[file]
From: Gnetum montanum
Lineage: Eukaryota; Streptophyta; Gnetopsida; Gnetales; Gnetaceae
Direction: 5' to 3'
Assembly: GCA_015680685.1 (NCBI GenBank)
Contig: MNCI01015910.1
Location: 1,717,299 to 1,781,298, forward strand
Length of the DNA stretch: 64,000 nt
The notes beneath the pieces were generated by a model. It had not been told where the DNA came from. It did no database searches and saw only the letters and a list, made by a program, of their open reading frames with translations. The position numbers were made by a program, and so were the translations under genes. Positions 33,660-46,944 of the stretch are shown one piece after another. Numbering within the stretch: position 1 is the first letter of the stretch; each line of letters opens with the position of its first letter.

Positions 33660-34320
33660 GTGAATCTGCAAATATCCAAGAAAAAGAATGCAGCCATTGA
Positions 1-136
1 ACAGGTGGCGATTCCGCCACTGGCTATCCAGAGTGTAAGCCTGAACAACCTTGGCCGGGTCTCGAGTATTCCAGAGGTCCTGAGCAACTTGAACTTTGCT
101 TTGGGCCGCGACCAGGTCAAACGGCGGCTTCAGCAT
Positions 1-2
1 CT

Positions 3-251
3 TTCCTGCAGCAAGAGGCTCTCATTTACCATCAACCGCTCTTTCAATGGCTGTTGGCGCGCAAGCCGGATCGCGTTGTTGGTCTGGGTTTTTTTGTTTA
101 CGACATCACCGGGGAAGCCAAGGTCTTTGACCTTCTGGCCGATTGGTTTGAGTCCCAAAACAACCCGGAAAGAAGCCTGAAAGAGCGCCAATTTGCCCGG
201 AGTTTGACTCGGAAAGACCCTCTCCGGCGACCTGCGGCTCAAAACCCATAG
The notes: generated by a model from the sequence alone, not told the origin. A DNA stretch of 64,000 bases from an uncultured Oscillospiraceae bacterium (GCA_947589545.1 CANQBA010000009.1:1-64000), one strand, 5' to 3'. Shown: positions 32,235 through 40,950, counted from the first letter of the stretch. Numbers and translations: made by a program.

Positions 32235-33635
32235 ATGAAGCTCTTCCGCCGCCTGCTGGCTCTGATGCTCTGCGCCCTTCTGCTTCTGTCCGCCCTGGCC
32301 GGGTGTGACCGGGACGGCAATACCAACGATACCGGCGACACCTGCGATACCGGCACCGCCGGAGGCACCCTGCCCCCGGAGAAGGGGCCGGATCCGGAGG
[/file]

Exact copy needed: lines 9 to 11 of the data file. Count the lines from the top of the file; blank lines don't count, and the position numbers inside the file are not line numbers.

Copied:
Positions 33660-34320
33660 GTGAATCTGCAAATATCCAAGAAAAAGAATGCAGCCATTGA
Positions 1-136